Sorry the alignment of this post is pretty wonky – not sure what’s happening with the photos!
Popular for years, painting the front door of your home is an affordable, relatively easy, way to give your house some added flair. Green, black, red – there is no ‘bad’ colour anymore, so long as it goes with the overall look and style of your home. With the ‘for sale’ sign now on our lawn, this past weekend was the time for a few revisions to our front door to create a more welcoming appearance.
We purchased a beautiful new door glass from a friend in the business.
Mr. Do it yourself (my dad) and The Renovator installed it. My task was painting it with the exterior trim paint.
Prior to painting, The Renovator also took care of removing the old storm door. Storm doors are handy in the summer – but they don’t do you any favours when you’re selling and trying to create curb appeal!
Our door is metal with heritage style panels (orignally 4 panels, but the upper two were cut out when the new window went in). The paint had been flaking off for years, so step one for me was to remove the loose bits of paint and sand the door to create a paintable surface.
I taped off the new window and the knob and lock so that I wouldn’t scratch or damage any surfaces when I was sanding.
Once taped off, I started to peel away at the loose paint. Turns out it was all loose! I realized it was best to scrape the entire door. What a time-consuming mess! With bits of white paint flying (I still find a bit here and there in the house) I managed to strip, then lightly sand the entire door with a 120 grit sand paper. At the Renovator’s suggestion, I removed the knob and lockset as the scraping was a rather aggressive process!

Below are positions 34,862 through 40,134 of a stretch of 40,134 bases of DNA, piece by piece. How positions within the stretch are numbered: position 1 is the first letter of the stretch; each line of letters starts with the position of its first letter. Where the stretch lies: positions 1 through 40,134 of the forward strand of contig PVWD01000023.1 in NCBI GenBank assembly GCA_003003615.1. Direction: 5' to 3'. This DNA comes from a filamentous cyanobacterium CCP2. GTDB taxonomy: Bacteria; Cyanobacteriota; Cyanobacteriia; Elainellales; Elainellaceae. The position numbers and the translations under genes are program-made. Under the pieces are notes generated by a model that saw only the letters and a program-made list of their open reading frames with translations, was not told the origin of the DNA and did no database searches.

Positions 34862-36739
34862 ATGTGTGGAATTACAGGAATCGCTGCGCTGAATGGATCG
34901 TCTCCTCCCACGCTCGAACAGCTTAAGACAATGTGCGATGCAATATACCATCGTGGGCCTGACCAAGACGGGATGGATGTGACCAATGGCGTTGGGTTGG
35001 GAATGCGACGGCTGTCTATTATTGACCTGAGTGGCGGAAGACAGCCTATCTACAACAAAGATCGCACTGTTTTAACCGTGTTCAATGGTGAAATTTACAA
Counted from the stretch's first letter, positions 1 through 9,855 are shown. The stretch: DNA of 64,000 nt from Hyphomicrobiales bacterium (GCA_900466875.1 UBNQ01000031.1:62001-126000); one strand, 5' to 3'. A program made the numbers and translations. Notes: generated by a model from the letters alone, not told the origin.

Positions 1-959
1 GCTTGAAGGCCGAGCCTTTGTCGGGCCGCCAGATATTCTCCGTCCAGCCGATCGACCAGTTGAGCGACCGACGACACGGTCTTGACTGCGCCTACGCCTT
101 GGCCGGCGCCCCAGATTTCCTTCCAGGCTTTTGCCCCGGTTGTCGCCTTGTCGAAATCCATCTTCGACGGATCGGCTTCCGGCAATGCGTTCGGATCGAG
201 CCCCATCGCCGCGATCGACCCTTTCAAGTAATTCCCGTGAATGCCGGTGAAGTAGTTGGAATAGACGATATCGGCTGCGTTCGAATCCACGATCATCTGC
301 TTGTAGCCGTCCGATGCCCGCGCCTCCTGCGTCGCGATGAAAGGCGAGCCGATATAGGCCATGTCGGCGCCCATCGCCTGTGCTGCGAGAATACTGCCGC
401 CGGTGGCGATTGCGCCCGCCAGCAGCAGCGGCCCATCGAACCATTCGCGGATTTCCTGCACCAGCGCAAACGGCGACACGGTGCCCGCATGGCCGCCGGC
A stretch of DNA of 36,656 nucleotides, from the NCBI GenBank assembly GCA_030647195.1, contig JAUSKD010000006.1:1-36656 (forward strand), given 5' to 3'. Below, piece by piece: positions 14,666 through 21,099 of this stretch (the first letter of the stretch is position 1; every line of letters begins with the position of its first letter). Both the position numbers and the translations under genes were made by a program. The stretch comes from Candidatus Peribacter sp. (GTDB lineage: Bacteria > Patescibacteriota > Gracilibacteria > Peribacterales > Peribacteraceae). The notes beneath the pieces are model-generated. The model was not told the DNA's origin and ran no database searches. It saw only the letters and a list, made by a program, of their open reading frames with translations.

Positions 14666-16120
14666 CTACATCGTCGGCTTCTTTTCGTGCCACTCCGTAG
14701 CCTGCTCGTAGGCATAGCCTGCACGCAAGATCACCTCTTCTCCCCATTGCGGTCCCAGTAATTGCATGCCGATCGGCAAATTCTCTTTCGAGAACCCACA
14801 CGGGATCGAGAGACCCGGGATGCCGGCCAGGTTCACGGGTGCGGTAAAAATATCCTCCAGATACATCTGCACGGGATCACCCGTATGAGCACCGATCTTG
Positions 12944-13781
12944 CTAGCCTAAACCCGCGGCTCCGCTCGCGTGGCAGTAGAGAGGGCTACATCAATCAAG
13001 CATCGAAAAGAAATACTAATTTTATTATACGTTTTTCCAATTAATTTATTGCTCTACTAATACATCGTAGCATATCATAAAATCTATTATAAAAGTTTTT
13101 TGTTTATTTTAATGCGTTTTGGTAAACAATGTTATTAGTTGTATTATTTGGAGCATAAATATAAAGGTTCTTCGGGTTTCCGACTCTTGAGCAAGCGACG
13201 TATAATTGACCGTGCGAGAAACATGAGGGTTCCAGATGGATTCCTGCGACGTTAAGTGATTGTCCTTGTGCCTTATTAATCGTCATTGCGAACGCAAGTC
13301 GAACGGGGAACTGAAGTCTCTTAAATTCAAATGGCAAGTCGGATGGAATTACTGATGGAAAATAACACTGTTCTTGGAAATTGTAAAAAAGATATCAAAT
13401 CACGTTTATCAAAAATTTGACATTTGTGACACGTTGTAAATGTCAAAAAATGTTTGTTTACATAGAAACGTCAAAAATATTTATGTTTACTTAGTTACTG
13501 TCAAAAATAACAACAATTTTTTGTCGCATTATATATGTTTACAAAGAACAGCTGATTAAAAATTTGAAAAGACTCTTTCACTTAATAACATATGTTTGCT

Once the old paint was removed, I washed the door with TSP, let it dry, applied a coat of primer to ensure the new paint would stay put, then applied the first coat of the brick-coloured outdoor trim paint. You can tell even from this first coat, it’s going to look great!
The second and third coats were done with a mini roller to give a consistent, even finish with a bit of texture to help hide the dents and marks in the door.
We let it dry for about 6 hours after the third coat – you want to be sure it is completely dry before closing it. Once I was certain it was dry, I attached the knob and lockset and sat back to admire my work!
Upon inspection, The Renovator couldn’t help but compliment me! And that’s why I love being The Renovator’s Wife.
A writer since she first held a pen, Ronda Payne – aka: the Girl with a Pen, is passionate about words. In 2007, she kissed ‘real jobs’ goodbye and began her true career as a copywriter, non-fiction freelance writer (magazines and other periodicals) and creative writer.